The Blog

Patna to Poughkeepsie, strangers on the journey of life

A while ago, I emailed the writer Amitava Kumar of Patna who now teaches literature at Vassar College in Poughkeepsie. When I email a writer, it is because: I like their work, their writing has touched me in some way, and I want to record my appreciation for an unintended gift. Fan girl stuff  really — nothing more. But this time, I was also writing to tell him about an Indian woman whose remains were interred in a cemetery in Poughkeepsie, a woman whose story obsesses […]



Curtailed Careers of Women in China

Women enter the workforce the same time as men but they typically take some time off during their child-bearing years. Instead of being allowed to stay on longer to compensate, they have to step down sooner in China. Women scientists retire at 55, while men retire at 60. I can’t come up with any good reason for why this should be the case. This also tells me that someone should be looking at such policies across the globe. From the letters to the editor in […]



On Single-Sex Labs

On Single-Sex Labs

India’s first Nobelist C.V. Raman maintained a strict separation of sexes in his laboratory, his student Anna Mani recalls in this profile by Abha Sur.    Raman would mutter “Scandalous!” every time a male and a female student walked together by his window. With a touch of amusement, Mani noted that Raman must have had an uncanny sense, for even while bending over a microscope, he would be able to catch a glimpse of an “offending” couple. She remembered one incident vividly. She was talking […]



Tengo poco Sanskrit

Tengo poco Sanskrit

I am a Tam-Brahm, which is short for Tamil Brahmin. My ancestors were Hindu priests. You can expect people from such families to have a smattering of Sanskrit, the language of liturgy. My great-grandfather worked in a temple in Mylapore — not Kapaleswarar’s, but a smaller one on a side-street. He carried around the brass plate with a burning cube of camphor by one of the shrines. People  occasionally threw a big coin into this plate. There must’ve been some regular pay as well, but […]



Meenakshi and The Supernumerary Nipple

Meenakshi and The Supernumerary Nipple

Legend says that the Pandya king, the ruler of Madurai, rejoiced at the birth of his daughter. She had beautiful eyes, like a pair of chiral fish. So she became Meenakshi (Sanskrit for “fish eyes”). The royal child had another physical characteristic, which the king and his wife didn’t think was so hot. That was the extra nipple on her chest between the usual two. Not to worry, the wise men of the court told the parents. It would just fall away when she met […]



The Universal Correspondent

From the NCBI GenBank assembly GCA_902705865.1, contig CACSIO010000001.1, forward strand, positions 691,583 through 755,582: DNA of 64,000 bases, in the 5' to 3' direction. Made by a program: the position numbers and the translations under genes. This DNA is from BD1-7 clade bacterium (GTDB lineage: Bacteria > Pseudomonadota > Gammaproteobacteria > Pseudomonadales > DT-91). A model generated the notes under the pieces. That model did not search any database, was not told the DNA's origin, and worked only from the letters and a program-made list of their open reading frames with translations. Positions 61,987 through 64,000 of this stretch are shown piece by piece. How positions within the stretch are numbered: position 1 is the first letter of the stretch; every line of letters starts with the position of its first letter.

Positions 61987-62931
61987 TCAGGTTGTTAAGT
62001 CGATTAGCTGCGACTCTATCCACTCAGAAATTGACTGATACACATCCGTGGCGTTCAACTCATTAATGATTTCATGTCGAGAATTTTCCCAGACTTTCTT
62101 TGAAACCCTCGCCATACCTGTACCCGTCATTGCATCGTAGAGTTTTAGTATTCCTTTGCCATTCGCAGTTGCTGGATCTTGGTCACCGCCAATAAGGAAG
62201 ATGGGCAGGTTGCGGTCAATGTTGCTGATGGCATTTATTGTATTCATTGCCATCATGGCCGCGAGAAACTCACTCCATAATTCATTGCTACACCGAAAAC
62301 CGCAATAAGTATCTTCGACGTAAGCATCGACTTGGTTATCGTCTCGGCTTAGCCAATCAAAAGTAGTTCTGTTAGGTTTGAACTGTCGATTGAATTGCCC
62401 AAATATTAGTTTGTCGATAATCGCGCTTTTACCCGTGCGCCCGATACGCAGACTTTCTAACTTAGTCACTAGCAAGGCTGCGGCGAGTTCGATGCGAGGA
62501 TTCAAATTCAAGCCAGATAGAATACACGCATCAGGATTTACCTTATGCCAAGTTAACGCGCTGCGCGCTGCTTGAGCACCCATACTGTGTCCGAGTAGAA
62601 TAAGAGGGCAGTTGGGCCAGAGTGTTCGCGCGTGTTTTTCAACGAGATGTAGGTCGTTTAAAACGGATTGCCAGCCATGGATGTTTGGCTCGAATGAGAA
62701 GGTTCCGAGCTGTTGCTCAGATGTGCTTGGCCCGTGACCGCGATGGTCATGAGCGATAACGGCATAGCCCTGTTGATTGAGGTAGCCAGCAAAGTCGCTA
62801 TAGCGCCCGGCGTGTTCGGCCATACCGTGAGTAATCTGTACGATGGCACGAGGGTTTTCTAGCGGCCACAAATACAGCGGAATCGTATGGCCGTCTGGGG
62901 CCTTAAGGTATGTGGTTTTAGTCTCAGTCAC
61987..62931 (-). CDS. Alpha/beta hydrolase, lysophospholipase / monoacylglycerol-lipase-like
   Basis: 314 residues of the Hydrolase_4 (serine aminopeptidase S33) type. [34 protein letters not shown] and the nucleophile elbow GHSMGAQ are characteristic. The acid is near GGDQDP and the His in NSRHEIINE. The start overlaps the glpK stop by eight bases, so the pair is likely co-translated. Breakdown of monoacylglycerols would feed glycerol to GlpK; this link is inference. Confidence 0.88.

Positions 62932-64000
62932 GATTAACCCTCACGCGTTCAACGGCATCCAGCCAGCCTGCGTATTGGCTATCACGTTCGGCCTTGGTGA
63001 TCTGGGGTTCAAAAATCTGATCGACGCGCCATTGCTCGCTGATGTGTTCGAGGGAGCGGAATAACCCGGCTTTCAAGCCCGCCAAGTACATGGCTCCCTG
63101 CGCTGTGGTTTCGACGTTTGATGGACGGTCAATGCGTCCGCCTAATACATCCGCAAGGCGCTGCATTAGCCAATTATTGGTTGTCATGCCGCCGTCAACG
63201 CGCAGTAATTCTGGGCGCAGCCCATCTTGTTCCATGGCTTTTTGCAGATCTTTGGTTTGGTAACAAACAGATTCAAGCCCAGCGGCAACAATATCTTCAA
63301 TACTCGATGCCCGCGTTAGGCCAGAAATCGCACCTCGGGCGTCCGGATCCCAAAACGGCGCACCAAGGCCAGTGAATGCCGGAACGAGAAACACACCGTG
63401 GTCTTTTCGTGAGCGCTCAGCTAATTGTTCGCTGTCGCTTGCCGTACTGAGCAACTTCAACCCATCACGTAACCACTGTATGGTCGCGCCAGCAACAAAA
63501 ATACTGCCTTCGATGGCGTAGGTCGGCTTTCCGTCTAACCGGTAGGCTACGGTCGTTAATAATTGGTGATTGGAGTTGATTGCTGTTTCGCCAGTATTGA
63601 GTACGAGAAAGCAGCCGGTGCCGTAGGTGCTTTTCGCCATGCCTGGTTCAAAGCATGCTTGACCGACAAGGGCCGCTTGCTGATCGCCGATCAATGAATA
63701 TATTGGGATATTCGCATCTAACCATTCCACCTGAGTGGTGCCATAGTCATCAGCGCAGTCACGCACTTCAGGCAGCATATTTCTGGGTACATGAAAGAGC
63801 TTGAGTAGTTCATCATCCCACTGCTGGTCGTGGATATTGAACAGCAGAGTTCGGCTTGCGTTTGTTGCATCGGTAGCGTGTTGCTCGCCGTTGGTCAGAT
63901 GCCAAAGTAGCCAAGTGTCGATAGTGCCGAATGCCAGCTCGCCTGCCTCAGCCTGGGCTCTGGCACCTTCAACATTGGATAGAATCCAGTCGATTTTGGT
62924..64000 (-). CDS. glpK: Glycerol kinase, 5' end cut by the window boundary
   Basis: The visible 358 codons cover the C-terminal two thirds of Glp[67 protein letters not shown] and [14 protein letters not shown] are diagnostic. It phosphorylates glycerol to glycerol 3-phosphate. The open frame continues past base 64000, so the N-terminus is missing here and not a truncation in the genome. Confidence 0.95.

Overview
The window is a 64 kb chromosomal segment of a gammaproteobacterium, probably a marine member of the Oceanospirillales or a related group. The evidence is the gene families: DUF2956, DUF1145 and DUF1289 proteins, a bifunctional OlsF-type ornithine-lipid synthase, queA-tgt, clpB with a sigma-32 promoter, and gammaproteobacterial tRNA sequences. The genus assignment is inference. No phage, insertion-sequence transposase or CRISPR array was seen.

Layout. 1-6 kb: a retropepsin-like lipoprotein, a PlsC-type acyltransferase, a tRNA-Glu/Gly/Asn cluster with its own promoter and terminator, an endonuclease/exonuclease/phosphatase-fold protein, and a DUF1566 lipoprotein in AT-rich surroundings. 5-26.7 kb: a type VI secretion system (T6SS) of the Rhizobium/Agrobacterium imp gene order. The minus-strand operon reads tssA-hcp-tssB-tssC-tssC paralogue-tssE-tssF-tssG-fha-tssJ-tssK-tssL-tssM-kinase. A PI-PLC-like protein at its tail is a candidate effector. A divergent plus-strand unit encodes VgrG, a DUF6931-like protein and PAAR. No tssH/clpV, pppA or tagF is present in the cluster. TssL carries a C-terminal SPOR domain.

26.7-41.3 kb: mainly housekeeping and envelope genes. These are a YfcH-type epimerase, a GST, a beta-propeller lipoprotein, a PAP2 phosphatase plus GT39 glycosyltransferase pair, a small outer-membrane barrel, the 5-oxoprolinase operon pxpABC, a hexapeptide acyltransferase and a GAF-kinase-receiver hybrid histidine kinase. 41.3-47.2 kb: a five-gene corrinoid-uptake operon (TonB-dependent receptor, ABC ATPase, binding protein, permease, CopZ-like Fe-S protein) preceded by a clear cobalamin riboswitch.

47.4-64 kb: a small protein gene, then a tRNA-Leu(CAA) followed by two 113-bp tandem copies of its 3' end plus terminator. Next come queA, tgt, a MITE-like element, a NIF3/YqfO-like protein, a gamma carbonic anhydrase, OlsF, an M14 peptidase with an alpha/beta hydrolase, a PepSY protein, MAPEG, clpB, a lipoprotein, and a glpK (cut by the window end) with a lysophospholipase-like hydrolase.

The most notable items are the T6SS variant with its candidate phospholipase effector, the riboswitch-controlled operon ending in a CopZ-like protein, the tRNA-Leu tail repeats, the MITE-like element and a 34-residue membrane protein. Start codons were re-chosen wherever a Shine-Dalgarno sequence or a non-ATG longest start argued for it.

The Universal Correspondent

Those were the days when I was struggling to establish myself as a journalist. They used to call me Universal Correspondent since I had no authority to represent any particular publication. Still, I was busy from morning till night, moving about on my bicycle or on my neighbor Sambu’s scooter. I was to be seen here and there, at municipal meetings, magistrates’ court, the prize distribution at Albert Mission, with a reporter’s notebook on hand and a fountain pen peeping out of my shirt pocket. […]



Curious Case of The Sex Reversed Insects

Curious Case of The Sex Reversed Insects

They say there is nothing new under the sun. But consider this newly discovered genus Neotrogla with four insect species, in the caves of Brazil. The females have the equivalent of the penis; the males have a cavity like the vagina. Now, wait a minute. Did the researchers simply mislabel the specimens you ask? In biological terms, the female has the bigger gametes — larger, more expensive to produce energy-wise, stationary eggs vs small motile sperm — and is almost always the one who gives […]



An Avian Villain Does Good — Sometimes

An Avian Villain Does Good — Sometimes

Great spotted cuckoos, found all along southern Europe during breeding season, are notoriously lazy parents. They lay eggs in the nests of unsuspecting carrion crows, which raise them alongside their own, and at their expense — or so we believed. Researchers in Spain report an unexpected finding in Science this week: cuckoo hatchlings, in fact, confer protection on the entire brood. Each spring, on average, the crow lays five eggs and doesn’t seem to worry about an egg or two the cuckoo might’ve snuck in. […]



The Odd Couple

The first of these stories featuring an old couple and a host of zany characters appeared in the Tamil weekly Kumudham in 1963 and has entertained fans ever since. The writer was Bhagyam Ramasami; the  illustrator Jayraj. Sita Patti [full name: Sitalakshmi Appusamy], the madisar-clad sixty-plus bombshell, is the president of a ladies club called PMK (Patti Munetra Kazhagam). “Sita, the trouble-shooter” is the agony-aunt, columnist for a glossy periodical. Patti cracks the daily The Hindu crossword well before noon. She peppers every sentence with English words, in true Madras socialite-style. Gita Patti, the “ugly rustic” down […]



Women Sharing Space

Women Sharing Space

This is of Ajay Palvayanteeswaran’s pet theories:  No two Indian girl graduate students can get along as roommates. Sometimes, he would extrapolate it to all Indians in general or any two women. “It is not a sexist statement,” he would add. “In fact, it works in favor of all males. We should divide and conquer.” Sylvia Earle The stereotype about women being not being able to live amicably under one roof brings me to the story of  an oceanographer and explorer Sylvia Earle. In 1969, […]